One thing we all have in common is military spouse stress! Get to know your neighbors. Get involved in things you enjoy and the events that interest you and you will find others you have something in common with. Remember, you are not alone. Being in the military means having something in common with mostly everyone.

3. If you do not work and you are a stay-at-home parent, you might like to consider getting involved in a play group. You can even create your own group and meet at your home. Don't be afraid to open your home and do life together! You could base your group on any particular interest including a hobby that interests you.

4. If you are a stay-at-home parent and need to make extra money and don't want to leave your children to work, you may consider becoming a Home Daycare Provider through the military. It is a good way for you to earn extra money while helping military parents who are away on duty and giving your children other children to connect and play with. They provide everything you need to become certified! For more ideas on how to make money at home visit Work-At-Home-Mom Information and Support. Military Spouse Stress is many times caused by money issues.

5. Create a spiritual support system for yourself. No matter what faith you have, you can find something either on or off base that you will be able to connect with. One thing I always did was find a church in the area where I lived where I felt comfortable. Getting involved by meeting others, and attending events helps a lot. For me, I would have been lost without my faith in God. I believe it was the one thing that kept me grounded.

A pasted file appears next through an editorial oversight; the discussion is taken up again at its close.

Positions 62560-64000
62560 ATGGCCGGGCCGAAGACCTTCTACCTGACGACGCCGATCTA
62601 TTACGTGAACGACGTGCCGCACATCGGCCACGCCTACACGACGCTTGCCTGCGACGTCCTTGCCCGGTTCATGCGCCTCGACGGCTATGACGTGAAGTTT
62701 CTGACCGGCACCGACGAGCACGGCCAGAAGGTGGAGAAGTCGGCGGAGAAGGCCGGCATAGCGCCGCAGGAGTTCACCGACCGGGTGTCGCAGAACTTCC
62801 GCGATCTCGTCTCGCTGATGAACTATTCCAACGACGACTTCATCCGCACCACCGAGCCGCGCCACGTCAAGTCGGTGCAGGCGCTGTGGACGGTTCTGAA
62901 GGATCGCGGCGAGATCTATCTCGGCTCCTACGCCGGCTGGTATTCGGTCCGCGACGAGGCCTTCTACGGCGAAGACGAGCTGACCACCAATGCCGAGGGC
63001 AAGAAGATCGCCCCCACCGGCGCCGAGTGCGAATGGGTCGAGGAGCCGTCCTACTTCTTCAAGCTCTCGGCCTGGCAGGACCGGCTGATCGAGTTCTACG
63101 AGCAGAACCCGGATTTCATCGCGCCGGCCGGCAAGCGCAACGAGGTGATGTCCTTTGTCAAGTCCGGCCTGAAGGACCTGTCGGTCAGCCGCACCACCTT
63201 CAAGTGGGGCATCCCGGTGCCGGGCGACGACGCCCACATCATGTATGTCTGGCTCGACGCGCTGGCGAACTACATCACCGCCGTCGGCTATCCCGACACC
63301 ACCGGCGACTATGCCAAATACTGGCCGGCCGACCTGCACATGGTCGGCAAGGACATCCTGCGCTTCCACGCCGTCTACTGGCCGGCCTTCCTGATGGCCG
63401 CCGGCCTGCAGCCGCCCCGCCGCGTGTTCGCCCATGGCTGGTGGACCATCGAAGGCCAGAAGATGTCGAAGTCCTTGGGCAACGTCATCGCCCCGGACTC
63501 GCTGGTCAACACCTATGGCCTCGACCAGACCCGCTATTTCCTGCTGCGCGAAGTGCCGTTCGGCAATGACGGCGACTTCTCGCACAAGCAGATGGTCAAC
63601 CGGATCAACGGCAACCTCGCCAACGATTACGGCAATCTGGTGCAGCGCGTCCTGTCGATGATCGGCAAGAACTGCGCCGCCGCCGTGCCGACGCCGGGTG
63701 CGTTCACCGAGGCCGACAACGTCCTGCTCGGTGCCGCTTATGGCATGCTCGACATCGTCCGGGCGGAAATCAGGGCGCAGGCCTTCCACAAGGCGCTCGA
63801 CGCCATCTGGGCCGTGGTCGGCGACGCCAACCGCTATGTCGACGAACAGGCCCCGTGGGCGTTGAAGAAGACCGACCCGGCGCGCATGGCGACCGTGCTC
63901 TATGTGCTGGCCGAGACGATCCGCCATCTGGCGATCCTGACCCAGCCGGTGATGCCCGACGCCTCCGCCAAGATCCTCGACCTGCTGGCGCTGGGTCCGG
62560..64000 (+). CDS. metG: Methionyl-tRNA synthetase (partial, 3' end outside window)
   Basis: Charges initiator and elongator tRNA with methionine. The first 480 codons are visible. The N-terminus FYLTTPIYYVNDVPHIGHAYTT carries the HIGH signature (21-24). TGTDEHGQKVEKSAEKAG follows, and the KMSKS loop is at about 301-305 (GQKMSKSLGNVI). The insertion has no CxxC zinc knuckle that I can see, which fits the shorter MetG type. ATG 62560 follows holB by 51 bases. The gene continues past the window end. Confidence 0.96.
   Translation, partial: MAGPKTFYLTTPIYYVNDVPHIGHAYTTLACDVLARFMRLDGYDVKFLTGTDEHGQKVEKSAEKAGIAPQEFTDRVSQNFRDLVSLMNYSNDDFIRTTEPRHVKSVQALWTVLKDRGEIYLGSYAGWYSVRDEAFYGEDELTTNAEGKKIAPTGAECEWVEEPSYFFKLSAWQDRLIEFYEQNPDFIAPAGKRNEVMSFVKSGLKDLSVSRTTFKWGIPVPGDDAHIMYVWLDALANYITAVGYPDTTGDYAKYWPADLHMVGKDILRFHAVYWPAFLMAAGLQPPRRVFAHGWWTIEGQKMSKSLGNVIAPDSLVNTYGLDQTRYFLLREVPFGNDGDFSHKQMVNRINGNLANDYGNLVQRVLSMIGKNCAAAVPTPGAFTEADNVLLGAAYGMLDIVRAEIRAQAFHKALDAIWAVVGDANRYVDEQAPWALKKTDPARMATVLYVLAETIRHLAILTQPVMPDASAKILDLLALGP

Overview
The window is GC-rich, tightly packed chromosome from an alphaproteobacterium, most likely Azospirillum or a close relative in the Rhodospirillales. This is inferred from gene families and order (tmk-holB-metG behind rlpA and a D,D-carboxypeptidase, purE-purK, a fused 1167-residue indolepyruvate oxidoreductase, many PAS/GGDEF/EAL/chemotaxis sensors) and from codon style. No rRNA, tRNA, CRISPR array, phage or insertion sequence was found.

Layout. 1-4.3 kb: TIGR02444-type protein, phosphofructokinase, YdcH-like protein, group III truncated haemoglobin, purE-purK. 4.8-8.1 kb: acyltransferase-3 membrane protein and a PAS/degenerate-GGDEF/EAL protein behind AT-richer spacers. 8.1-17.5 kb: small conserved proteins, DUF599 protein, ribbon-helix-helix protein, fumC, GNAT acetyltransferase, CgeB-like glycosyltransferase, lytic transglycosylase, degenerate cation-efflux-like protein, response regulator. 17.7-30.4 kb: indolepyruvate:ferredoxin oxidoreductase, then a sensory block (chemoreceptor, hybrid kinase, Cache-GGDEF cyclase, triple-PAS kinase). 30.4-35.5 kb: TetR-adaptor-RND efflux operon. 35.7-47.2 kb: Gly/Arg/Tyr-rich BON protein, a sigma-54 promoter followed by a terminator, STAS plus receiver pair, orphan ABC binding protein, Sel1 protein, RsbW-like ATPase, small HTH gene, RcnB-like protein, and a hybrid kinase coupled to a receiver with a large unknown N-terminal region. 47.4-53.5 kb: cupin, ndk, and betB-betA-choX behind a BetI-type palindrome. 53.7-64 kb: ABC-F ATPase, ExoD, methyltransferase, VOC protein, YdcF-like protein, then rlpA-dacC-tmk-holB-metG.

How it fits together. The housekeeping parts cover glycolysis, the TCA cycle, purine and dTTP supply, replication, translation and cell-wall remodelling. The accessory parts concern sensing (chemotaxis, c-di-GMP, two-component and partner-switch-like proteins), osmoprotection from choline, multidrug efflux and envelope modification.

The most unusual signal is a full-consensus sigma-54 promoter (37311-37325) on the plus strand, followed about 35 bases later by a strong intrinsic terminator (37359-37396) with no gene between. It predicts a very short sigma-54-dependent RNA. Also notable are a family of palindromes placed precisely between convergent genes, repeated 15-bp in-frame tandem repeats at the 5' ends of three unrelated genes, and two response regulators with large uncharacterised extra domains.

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6. If you are away from your spouse, Skype is a great way to keep in touch through audio and video. With Skype you can make computer to computer calls for free and cheap to landlines and cell phones all over the world. This helps a lot especially if you have children. Children are very imaginative and if they can see their parent while they are talking to them it really produces some really great feelings! However, if you are in a situation where you cannot talk to your loved one, there are other things you can do that can make a difference. One thing I did was print copies of my husbands picture and taped it to the wall near their beds. You can encourage your child to talk to their parent as if they were really there and to say a prayer for them. Encouraging children (and spouses) to keep a journal is also very helpful. You can do this by writing an online blog too!

7. Social Media websites such as Facebook ® are great ways to keep in touch with friends and family that are far away. I did not have the pleasure of having this resource available to me during the early years of military life but I think it's great that we live in a day where this is available. By staying connected you can help diminish some of that military spouse stress.

8. Remember managing your stress is very important! It is the one thing that will help you avoid anxiety and exhaustion! Be sure to visit stress management tips for some great ideas on how to manage your military spouse stress.

9. If you are experiencing anxiety, panic attacks, depression or even agoraphobia get involved in a support group. If there isn't any that are near you, get involved online! This website was created as a free resource site to share with you everything I learned over the years. Please explore this site and learn all you can.

10. When spouses are away it means more work for you! Remember that you need a break too! Military Spouse Stress can be alleviated by taking good care of yourself!